michealbernal

1928 Standard carburetor metering pin distance

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In overhauling the Marvel carburetor for my 1928 Standard the data sheet gives a measurement of 27/32 of an inch for the metering pin but I have no idea where to or from  what I am supposed to measure.  Would someone please explain how and where I should be taking this measurement. Thanks.

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If you put all the parts back on the carb you don`t need to change or measuring  anyting,it will work with new gaskets.(don`t know what measurment 27/32 meens?)

Leif in Sweden

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I had to purchase a replacement carburetor for the car and then I had to buy a used metering pin for that carburetor.  Its not that I overhauled the original carburetor off the car, its that I built this out of a collection of parts so I want to make sure I have all the settings correct

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This`s how it normaly looks on mid late 1920s Marvel carburetors(pictures).Put a picture of the 1928  "data sheet", and of  your carburetor  as well as the metering pin! Maybe that will help to understand what the measurment meens?

Leif in Sweden.

Metering (1).JPG

Metering (2).JPG

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On ‎8‎/‎30‎/‎2018 at 2:46 AM, Leif Holmberg said:

If you put all the parts back on the carb you don`t need to change or measuring  anyting,it will work with new gaskets.(don`t know what measurment 27/32 meens?)

Leif in Sweden

27/32" is 21.7313mm or 0.8438 decimal equivalant

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Yes I know that,but that wasn`t the question from the beginning,the question is where on the metering pin it is used.(I should have written where  27/32" on the metering  is it used!)

 

Leif in Sweden.

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Rayduur, thank you so much for your response.  I think  that is where I was  trying to go with my original inquiry.  So how do you determine  what length of metering pin length is needed for a specific vehicle? Do they come in various lengths?  Is that what the measurement 27/32" means?  Is it  a part number?  .  My link is somewhat rust pitted and I do not see any numbers stamped into it or imprinted on it.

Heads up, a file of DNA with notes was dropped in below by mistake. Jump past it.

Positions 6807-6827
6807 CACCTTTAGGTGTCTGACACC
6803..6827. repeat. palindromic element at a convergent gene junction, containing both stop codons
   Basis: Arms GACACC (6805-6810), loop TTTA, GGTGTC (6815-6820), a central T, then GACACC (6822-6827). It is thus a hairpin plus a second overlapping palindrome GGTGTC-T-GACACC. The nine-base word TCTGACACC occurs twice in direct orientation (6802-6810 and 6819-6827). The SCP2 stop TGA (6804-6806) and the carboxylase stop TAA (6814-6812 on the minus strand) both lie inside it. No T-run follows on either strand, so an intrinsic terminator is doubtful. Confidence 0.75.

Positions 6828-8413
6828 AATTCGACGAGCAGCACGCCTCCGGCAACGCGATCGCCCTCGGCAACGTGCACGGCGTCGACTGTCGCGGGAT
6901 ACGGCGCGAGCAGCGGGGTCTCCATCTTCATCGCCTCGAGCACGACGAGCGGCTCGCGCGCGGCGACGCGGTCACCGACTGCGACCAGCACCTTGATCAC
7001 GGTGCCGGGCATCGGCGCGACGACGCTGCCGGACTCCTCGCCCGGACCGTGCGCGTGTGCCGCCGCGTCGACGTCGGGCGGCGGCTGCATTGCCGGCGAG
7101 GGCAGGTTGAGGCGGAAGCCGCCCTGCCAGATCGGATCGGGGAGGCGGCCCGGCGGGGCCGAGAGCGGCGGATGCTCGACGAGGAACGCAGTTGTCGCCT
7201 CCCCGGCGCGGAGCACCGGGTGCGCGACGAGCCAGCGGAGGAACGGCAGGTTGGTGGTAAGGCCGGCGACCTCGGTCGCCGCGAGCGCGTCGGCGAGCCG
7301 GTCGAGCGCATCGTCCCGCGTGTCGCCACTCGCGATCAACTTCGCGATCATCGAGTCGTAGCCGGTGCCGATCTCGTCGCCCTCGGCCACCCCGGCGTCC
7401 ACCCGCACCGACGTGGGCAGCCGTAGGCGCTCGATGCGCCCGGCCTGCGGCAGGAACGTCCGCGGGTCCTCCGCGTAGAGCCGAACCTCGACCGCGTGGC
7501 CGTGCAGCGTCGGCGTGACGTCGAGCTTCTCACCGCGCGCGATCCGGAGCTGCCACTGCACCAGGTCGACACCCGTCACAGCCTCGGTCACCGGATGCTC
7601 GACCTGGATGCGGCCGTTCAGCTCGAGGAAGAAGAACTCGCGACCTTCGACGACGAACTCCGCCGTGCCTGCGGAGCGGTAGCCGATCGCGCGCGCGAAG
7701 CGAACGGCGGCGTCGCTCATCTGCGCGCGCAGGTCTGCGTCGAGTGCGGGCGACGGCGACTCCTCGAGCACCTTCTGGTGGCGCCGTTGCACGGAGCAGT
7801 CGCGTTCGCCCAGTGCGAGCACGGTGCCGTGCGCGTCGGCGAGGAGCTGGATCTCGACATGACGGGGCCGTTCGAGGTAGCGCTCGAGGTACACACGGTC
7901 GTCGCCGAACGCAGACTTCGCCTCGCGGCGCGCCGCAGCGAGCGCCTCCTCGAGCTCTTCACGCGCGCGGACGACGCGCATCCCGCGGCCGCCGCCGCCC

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Mike , I wish that I could answer that. The best solution would be if someone had a all original car that could provide dimensions for the link and metering pin. This will work only if car has the correct heat riser too. I had to go thru several metering pins and links to get my combination. At idle metering pin should be near bottom of its bore. You look for the correct link length to accomplish this. CarbKing may have some insight on this issue.

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Mike, I believe the 27/32" is the stroke length for the metering pin. I looked through the Marvel Carb book from BOB'S "Carburetion in Relation to service"  and on page 30 it mentions that the part #s are plainly marked on the components. The one on my 1925 Standard was a home made item of dubious accuracy. On a spare engine I have there was the carb set up with the original metering pin link with the # stamped (168-4) which should be the same for 1926, 27, 28 standards. That is according to the calibration chart that comes with the book. The 1928 Master should be (168-10) .Any change in metering pin length will change the duration of the  time it comes out of the jet. Effecting rich verses lean running. There is nothing on this chart mentioning the (27/32") distance for anything on the link. I have a small booklet on my 1925 Model T  S-3 and S-4 Style Carb for both Standard and Master. That is where I believe it mentions about the metering pin length between the location holes. I made what I thought was a correct replacement for the homemade one I had. DO NOT MAKE IT FROM ALUMINUM ! Even though it was the correct thickness when I went to downshift and gave the carb a bit of a shot of gas the link bent and held the throttle wide open!!! With the engine screaming I thought it would blow. I was able to pull the accelerator pedal up and also shut off the ignition.  I did make a good strong replacement and later when I had one to compare to it matched.

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